According to the new estimates, a larger part of the immigrants born in the European Netherlands will eventually leave again: 91 percent, versus 75 percent in the forecasts of 2019 and 2020. Immigrants who have already resided in the Caribbean Netherlands for several years, appear to be emigrating, after all, more often than according to earlier estimates. Also among immigrants from Aruba, Curaçao, and St Maarten the revised percentage of people leaving is higher (66 percent instead of 50 percent). For immigrants from other countries, the expectation for the share which will leave again has, on the contrary, been slightly reduced (76 percent instead of 80 percent). The expectation for the proportion of emigrants born in the Caribbean Netherlands who eventually return has also been lowered: from 57 percent to 54 percent.
The age patterns of immigrants and emigrants have changed in recent years and have therefore been re-estimated for this update. In the forecasts of 2019 and 2020, data over the years 2011-2017 were used to estimate these patterns, which now have been updated to 2015-2019. The main revision regarded the emigration age patterns. According to the new estimate, a smaller proportion of the emigrants are in their twenties and a larger proportion is middle-aged or elderly.
Just as in the forecasts of 2019 and 2020, net migration is assumed to be zero as of 2050, so annually as many immigrants as emigrants. Between 2030 and 2050 it is assumed that net migration will gradually decrease to zero.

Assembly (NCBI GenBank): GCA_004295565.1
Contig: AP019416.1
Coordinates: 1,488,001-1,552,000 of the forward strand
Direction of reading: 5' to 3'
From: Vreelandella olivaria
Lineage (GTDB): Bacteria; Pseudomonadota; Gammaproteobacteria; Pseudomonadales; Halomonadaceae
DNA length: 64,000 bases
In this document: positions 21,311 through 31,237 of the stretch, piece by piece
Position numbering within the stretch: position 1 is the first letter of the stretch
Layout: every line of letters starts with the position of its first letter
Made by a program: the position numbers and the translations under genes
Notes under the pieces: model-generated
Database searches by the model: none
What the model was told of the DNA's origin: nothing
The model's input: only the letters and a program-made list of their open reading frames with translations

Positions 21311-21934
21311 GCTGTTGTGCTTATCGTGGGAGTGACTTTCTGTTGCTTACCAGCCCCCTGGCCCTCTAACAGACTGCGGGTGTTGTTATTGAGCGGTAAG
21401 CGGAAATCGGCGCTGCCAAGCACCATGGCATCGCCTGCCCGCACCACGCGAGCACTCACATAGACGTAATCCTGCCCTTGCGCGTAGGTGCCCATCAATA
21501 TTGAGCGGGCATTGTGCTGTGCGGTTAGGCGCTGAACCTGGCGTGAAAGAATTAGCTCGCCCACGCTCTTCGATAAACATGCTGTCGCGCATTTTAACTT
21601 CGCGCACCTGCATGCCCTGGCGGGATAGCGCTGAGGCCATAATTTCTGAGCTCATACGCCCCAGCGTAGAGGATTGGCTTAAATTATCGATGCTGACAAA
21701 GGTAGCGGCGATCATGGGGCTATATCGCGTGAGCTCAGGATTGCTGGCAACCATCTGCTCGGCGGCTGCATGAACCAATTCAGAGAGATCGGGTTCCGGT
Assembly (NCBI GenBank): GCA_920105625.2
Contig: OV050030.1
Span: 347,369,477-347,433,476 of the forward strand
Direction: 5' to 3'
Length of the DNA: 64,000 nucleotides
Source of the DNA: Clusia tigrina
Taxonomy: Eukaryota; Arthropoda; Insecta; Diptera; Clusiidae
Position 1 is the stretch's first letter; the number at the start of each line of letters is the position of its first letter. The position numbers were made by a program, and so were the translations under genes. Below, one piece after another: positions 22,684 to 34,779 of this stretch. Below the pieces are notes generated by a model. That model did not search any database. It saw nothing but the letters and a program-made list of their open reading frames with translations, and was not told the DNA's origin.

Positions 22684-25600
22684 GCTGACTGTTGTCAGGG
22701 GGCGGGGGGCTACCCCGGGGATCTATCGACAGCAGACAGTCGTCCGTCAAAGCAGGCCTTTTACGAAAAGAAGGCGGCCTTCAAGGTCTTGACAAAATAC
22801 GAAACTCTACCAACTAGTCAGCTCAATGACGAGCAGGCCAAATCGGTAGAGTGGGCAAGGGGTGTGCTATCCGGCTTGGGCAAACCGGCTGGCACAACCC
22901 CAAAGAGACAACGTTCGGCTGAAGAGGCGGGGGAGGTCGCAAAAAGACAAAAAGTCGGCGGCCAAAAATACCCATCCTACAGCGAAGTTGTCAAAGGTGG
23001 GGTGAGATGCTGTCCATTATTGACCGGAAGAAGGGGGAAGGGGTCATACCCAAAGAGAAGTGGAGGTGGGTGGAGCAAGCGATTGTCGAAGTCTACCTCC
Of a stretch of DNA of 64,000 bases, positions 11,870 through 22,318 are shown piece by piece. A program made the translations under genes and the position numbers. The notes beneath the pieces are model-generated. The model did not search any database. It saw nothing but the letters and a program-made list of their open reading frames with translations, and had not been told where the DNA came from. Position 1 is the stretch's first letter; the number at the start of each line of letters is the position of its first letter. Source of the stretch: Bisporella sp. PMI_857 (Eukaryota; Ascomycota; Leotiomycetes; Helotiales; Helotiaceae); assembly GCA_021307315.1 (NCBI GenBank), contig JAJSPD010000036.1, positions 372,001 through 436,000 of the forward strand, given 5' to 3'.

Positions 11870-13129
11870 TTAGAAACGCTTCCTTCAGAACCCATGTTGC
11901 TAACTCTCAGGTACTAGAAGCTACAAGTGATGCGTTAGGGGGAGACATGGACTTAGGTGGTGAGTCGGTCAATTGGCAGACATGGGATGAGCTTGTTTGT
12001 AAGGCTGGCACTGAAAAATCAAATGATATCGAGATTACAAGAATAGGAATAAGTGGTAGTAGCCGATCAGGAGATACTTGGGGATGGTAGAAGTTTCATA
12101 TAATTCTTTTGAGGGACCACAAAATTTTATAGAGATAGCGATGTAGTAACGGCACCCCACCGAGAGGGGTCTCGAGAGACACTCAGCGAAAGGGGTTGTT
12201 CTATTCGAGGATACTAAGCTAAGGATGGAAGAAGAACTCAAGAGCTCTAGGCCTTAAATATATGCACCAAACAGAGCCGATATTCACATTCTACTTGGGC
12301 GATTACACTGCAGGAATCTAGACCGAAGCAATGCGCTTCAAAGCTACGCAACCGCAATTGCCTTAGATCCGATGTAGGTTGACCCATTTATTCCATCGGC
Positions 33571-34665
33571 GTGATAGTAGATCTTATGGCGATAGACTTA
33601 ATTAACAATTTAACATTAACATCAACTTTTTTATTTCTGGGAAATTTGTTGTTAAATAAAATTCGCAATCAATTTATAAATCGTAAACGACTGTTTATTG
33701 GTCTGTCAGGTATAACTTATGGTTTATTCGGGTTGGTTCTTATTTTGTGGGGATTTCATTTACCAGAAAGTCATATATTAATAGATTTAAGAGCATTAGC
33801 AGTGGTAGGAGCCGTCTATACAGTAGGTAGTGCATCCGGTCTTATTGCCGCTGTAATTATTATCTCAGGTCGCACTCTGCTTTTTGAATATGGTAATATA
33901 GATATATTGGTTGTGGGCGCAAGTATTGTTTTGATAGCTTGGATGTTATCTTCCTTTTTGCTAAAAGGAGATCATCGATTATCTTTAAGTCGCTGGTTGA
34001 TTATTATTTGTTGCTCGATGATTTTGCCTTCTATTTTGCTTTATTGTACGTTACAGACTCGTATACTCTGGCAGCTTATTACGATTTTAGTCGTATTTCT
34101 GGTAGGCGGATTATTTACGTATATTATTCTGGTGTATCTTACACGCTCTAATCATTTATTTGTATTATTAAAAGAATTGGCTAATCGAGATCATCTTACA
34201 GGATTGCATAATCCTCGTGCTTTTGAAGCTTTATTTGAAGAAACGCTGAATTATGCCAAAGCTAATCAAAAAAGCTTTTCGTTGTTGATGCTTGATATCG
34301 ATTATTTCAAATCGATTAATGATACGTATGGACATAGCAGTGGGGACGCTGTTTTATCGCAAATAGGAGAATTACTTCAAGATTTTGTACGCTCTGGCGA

Since the start of the pandemic, 17 deaths due to coronavirus have been registered in the Caribbean Netherlands (as of 26 July 2021). The 2020 forecast assumed only a limited number of additional deaths due to COVID-19 per annum because of the young population of the islands and because until May 2020 a higher mortality rate was not yet visible. In 2020, the total number of deaths in the Caribbean Netherlands was 19 higher than expected. Also for 2021, it is expected that the mortality rate will be slightly higher due to COVID-19. For the years thereafter, just as in the previous forecast, it is assumed that the mortality risks for residents of the Caribbean Netherlands will decrease at the same pace as for residents of the European Netherlands. For St Eustatius, the number of deaths is expected to be lower in the longer term than in the 2020 forecast. This is due to the revised migration assumptions, as a result of which a smaller rise in the number of elderly persons on the island is expected.